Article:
Sunday, November 30, 2008

Life in Karoo Country... or, Time won’t always tell

- Elizabeth Storey-

When you have trouble falling asleep, have you ever tried the age-old remedy of counting sheep? The ones you would probably conjure up are gentle creatures with snowy white fluffy fleeces, happily gambolling about and leaping effortlessly over a low fence. A very far cry from the ones we farm!

Ours are “Damaras,” an ancient breed of fat-tailed sheep originally from the Middle East; semi-wild, well adapted to desert conditions, and wilfully wily. Not an easily spotted white/cream/beige, they are principally coloured to match the eighteen shades of brown that are the normal palate of our landscape after two years of drought. Locating the flock is such a problem that I have nicknamed our farm: “If-you-can-FIND-them-Fontein.”

Camouflage is one of Nature’s most interesting and advantageous characteristics for an organism. Mostly, it helps to minimize the chances of becoming someone else’s lunch. In other instances, it aids in acquiring lunch.

One of my least favorite examples of pernicious camouflage is the little crab spider, Thomisus onustus, which feeds on honey bees (I have no bias against spiders per se, but you can understand my prejudice in favour of bees!) This arachnid has the ability to perfectly match the colour of any flower in which it hides, awaiting the unsuspecting and unseeing nectar gatherer. In a pink blossom, it will be pink; the same spider, moving amongst the flora, in a yellow bloom will instantly turn into an impossible-to-detect identical golden yellow.

Damaras can be purposefully colour-bred as the rams most often ‘throw’ their dominant shade and pattern. Similar to the beautiful Nguni, Damaras can have splattered and splotched patches on their hides and, if one is lucky, a pure white one will occasionally turn up. Lack of pigment is a decided disadvantage under the desert sun but it is a great aid in sighting the flock against a backdrop of blending browns.

Wanting to vary the colour-gene pool of our stock, my husband took his two young apprentice shepherds with him to buy new rams at a breeder’s farm in the Free State. Petra’s camps are huge and he too has the challenge of finding the flock. His manager, Johannes, a very elderly and experienced shepherd, rode on the back of the bakkie with our two novices where they would have the best viewing position. The search took a long time; finally, Johannes cried out: “DAMARAS, ELEVEN O’CLOCK!” Petra swung sharply left and quickly found the reticent rams behind a near koppie. Christian and Nick were deeply impressed with Johannes’ prowess!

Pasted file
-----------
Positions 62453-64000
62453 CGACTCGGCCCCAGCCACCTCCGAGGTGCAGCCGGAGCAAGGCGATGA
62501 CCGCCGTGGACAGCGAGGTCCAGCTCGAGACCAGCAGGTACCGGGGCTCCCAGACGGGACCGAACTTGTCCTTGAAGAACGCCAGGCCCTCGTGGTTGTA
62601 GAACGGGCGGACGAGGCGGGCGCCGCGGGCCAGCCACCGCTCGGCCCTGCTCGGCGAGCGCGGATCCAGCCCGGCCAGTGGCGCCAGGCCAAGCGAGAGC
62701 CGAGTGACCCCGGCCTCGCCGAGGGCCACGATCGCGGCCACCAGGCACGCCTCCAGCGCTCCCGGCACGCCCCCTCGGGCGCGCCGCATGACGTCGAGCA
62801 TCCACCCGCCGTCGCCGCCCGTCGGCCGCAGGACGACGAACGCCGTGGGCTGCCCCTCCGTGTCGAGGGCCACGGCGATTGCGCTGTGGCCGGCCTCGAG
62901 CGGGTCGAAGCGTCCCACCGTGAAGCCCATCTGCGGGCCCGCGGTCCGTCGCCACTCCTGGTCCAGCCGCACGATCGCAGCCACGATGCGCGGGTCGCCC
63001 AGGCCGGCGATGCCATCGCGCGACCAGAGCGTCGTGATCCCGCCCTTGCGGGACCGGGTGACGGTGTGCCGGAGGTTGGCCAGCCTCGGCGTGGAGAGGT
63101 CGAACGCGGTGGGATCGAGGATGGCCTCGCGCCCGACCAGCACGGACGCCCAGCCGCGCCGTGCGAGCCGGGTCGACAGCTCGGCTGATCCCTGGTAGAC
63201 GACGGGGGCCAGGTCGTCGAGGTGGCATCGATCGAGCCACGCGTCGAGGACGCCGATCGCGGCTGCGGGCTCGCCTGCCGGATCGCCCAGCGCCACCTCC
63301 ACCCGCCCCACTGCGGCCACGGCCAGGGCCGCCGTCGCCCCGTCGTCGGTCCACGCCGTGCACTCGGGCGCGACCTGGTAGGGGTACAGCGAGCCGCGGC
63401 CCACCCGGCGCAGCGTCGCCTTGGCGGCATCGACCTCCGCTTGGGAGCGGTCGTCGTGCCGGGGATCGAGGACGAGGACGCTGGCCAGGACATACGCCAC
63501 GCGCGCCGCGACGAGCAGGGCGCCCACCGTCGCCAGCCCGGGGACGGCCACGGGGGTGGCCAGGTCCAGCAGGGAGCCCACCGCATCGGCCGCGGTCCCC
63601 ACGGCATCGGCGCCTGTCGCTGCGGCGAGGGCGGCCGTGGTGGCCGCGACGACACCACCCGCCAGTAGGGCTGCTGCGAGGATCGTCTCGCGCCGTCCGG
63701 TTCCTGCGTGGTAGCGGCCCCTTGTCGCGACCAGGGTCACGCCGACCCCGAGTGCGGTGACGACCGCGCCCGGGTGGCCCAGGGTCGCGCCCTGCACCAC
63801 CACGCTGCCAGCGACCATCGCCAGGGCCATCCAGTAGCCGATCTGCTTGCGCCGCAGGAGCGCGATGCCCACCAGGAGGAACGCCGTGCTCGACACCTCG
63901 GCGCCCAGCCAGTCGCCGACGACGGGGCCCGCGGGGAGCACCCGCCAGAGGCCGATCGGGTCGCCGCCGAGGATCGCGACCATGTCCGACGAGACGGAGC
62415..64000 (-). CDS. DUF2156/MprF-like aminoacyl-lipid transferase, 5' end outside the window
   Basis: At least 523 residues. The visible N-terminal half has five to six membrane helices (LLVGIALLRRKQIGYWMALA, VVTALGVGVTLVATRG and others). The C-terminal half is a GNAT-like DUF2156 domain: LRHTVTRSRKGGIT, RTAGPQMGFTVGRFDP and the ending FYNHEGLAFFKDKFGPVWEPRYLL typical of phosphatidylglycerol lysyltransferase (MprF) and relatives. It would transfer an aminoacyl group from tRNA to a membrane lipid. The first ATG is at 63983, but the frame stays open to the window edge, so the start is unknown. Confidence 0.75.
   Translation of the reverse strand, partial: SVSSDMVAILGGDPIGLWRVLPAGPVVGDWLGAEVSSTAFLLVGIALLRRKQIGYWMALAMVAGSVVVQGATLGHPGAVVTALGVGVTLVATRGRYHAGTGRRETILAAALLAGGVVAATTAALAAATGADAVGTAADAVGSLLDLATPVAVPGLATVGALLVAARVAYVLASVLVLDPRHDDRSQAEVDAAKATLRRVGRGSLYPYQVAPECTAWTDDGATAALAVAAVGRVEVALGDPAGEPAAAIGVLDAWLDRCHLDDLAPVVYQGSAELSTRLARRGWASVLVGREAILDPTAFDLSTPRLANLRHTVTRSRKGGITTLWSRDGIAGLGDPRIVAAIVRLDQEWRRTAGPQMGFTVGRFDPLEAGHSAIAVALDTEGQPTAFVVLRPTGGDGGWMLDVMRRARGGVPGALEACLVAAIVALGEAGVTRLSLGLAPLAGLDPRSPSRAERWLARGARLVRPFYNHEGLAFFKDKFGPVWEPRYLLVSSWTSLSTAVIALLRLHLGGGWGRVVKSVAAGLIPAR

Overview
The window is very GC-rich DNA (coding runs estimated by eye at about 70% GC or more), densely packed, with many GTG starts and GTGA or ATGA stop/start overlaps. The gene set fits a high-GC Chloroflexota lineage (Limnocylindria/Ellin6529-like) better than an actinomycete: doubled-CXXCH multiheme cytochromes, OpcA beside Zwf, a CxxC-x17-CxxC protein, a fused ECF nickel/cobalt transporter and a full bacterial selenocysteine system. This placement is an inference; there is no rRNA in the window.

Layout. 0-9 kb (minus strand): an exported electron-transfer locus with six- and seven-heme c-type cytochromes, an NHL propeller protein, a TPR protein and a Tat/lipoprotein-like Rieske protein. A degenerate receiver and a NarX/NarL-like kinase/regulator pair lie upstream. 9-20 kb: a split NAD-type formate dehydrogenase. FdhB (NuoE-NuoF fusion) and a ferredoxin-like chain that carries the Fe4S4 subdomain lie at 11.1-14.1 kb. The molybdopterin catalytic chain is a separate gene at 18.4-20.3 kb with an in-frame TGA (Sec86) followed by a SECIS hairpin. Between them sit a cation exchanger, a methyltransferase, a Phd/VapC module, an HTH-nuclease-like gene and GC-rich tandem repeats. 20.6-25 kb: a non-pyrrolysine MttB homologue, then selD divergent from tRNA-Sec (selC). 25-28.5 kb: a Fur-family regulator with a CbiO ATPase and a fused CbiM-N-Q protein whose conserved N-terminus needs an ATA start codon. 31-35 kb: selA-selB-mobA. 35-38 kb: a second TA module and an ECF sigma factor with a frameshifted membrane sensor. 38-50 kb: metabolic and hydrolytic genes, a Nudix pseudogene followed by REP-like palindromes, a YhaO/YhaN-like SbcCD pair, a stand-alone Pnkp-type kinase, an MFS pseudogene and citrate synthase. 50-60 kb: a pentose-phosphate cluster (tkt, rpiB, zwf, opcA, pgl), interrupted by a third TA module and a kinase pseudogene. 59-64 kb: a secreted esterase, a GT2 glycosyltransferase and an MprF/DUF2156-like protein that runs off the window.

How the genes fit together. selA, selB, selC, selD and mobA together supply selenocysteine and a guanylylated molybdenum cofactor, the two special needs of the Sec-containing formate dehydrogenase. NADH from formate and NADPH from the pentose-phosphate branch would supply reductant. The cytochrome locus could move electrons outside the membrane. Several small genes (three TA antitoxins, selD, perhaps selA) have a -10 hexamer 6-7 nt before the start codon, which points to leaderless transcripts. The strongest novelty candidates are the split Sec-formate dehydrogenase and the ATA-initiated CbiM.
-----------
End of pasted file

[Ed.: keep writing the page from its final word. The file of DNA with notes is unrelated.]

Returning to Leeu-Gamka, the first order of business was to join the two new breeders with our own small ram group. Being only six in number, these are even more difficult to locate than the ladies. Again, the two young men stood up just behind the bakkie’s cab, eagerly scanning the horizon, but the search seemed interminable.

Peter is a farmer of great forbearance but his patience was fast fraying when finally, the cry ‘DAMARAS, ELEVEN O’CLOCK” burst forth from the back of the bakkie. Peter veered left in eager anticipation. Not a single critter in view after many minutes and more kilometres. Peter was sorely perplexed but the young men were adamant: they had spotted the elusive sheep and so too had rightly uttered the appropriate rallying cry.

The prudent plan was to make the long journey back to the original sighting spot. Joining Christian and Nick on the flatbed, this time the two combined pointings with their protestations so that Peter realized their gestures were actually toward SEVEN rather than ELEVEN! Living in an Eskom-free world where ‘time’ is a function of available daylight, our young helpers understandably have no familiarity with a clock-face!

A large wall mounted clock currently graces the staff room. After a few lessons, accompanied by (and apologies to Bill Haley) my adapted lyrics of “Rams Around the Clock”, Christian and Nick are now well versed in telling time. And, with a little reproductive luck, we will have a whole new crop of highly visible white Spring lambs.

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